William Charles Mikel was born in Belleville in 1866 and attended Belleville High School, and later Albert College. His post-secondary career began at Ontario Business College and culminated upon receiving his Bachelor of Civil Law degree from Toronto's Trinity College. Upon graduating he took up practice in Belleville where he achieved acclaim early on in his career as he successfully defended James Kane against a murder charge.
Mikel was named Master of the Supreme Court of Canada for Belleville in 1928. He served as Crown Prosecutor throughout the Province of Ontario, as well as appearing before both the Provincial Legislature and the House of Commons. Of note amongst his government cases, Mikel was a member of Counsel for the Farmers Bank of Canada. In addition to this, Mikel was named King's Council in 1908 and was named head of the Ontario Municipal Association in 1907 and 1908. He was among those who founded the Ontario Bar Association and was named its President in 1911 and 1912.
Mikel's public service is well noted as he was named Auditor and City Solicitor as well as being elected an Alderman for the City Belleville. In 1924 he was elected Mayor of Belleville with the largest majority the city had seen municipally or parliamentary. In 1925 he was elected once again, with a larger majority than the mandate he earned in 1924.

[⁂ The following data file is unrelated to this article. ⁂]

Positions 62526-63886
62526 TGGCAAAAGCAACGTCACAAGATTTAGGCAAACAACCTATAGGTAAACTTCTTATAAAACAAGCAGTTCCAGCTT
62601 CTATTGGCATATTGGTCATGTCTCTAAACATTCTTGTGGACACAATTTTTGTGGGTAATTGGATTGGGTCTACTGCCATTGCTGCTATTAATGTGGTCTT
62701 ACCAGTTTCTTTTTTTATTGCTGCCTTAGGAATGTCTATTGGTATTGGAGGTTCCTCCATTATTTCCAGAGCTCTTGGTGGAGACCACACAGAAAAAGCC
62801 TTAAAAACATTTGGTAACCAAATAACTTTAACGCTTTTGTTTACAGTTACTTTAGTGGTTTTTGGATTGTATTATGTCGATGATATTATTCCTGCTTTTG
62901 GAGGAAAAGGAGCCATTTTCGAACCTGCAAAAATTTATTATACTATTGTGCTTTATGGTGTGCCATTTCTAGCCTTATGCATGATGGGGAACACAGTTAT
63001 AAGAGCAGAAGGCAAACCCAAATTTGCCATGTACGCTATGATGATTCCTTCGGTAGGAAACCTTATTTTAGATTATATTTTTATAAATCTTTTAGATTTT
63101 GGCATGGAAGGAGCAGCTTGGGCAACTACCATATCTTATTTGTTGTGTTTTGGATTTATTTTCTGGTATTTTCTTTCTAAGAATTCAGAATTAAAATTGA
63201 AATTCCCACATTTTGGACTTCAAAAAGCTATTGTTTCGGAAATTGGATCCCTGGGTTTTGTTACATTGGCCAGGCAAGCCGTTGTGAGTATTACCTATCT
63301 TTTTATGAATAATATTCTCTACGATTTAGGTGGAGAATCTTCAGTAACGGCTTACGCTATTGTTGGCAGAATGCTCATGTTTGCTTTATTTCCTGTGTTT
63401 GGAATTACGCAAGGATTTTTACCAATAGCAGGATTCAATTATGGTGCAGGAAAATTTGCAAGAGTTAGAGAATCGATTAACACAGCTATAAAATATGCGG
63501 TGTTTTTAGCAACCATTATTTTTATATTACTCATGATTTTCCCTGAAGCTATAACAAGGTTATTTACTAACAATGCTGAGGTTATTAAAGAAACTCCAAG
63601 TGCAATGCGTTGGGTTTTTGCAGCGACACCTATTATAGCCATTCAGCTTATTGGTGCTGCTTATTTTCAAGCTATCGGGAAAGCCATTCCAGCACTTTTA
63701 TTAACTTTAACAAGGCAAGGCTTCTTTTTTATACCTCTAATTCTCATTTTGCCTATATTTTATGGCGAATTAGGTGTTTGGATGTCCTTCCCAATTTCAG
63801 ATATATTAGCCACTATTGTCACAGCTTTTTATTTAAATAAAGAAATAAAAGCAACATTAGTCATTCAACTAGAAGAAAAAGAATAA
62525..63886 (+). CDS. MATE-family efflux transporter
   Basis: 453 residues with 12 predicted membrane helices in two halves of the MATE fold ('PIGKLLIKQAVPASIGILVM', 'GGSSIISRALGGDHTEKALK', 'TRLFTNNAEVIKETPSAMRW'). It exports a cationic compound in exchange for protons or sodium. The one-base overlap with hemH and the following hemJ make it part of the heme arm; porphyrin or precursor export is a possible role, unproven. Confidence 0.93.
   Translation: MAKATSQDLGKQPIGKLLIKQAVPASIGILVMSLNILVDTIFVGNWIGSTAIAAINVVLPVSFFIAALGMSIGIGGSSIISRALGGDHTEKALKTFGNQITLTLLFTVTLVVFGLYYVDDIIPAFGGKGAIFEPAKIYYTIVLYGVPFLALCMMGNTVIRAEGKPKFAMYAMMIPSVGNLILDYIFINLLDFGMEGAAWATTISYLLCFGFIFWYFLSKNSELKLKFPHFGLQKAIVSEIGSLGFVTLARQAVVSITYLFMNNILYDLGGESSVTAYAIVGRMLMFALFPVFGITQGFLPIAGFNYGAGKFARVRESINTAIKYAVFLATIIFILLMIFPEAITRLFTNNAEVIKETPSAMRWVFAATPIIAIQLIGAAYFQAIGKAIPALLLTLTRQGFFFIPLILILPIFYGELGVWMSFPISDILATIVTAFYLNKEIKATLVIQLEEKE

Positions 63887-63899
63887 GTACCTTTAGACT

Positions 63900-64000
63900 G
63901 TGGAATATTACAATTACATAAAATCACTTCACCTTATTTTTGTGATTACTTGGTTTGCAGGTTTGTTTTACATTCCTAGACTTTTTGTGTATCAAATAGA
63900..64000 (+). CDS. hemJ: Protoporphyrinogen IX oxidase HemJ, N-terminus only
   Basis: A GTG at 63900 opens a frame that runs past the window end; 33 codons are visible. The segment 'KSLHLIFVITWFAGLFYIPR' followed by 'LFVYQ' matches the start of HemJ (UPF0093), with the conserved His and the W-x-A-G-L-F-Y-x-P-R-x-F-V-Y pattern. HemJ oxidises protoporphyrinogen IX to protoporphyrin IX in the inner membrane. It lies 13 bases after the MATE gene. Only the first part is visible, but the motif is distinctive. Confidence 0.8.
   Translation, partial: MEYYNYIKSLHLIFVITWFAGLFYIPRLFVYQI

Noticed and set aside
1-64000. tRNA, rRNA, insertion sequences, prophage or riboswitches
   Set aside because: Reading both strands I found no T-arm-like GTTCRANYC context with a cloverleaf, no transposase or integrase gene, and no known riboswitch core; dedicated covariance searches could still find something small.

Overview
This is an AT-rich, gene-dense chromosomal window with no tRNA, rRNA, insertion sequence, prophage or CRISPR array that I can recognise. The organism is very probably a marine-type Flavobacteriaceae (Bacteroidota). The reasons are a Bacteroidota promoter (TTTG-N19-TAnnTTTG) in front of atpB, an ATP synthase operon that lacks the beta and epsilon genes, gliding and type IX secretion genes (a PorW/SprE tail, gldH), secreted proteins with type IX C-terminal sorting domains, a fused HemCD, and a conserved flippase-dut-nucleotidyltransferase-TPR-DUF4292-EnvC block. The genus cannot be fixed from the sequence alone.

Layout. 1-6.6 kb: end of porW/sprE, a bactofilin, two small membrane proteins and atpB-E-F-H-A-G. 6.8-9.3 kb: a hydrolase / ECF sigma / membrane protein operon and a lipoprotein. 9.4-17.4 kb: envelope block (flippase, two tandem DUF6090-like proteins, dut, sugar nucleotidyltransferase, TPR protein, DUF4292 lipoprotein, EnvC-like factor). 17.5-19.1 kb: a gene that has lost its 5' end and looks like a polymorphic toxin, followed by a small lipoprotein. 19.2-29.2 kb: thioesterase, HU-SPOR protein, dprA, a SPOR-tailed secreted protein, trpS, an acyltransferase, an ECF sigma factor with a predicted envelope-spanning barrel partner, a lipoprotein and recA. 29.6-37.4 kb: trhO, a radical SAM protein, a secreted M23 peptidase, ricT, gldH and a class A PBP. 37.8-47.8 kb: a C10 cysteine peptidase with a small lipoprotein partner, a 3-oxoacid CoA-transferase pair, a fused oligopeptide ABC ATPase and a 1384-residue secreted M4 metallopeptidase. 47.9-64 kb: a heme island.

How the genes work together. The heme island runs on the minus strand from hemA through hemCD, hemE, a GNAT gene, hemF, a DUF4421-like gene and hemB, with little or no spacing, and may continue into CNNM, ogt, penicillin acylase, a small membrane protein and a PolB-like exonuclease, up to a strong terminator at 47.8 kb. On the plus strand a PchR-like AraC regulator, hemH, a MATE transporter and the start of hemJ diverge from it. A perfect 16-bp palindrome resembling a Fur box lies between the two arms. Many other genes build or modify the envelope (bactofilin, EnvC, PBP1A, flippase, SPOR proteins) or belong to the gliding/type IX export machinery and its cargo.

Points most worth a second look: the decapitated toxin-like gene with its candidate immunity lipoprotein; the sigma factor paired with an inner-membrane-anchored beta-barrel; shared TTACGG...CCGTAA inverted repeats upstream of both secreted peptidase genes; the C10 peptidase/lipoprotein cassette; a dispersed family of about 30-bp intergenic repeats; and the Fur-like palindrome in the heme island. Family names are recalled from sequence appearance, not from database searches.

Mikel was a Captain in the 15th Battalion, Argyll Light Infantry and upon the eruption of World War I, he volunteered for service but was turned down. Despite not being allowed to participate in the war, he nonetheless was able to recruit local organizations to mobilize their resources for use overseas. He also was active in local and national fraternal organizations. These include serving as the Master of the Moira Masonic Lodge, the Council Commander of the Woodmen of the World, President of the Canadian Fraternal Association from 1918 to 1919, Vice-President of the United Empire Loyalist Association of Canada in 1928, and Vice President of the Ontario Magistrates Association in 1928.
Mayor Mikel was also an avid local historian. He set about writing one of the first recorded histories of Belleville, The City of Belleville History which was published in 1943. One of his ambitions was to see a "Quinte City" constructed, amalgamating villages, towns, and cities around the Bay of Quinte in Hastings and Prince Edward Counties. He died at his William Street home in 1950, and was survived by his wife Lillian and his daughter Audrey Milne-Jeffrey. Mikel Street in Northeast Belleville is named after him.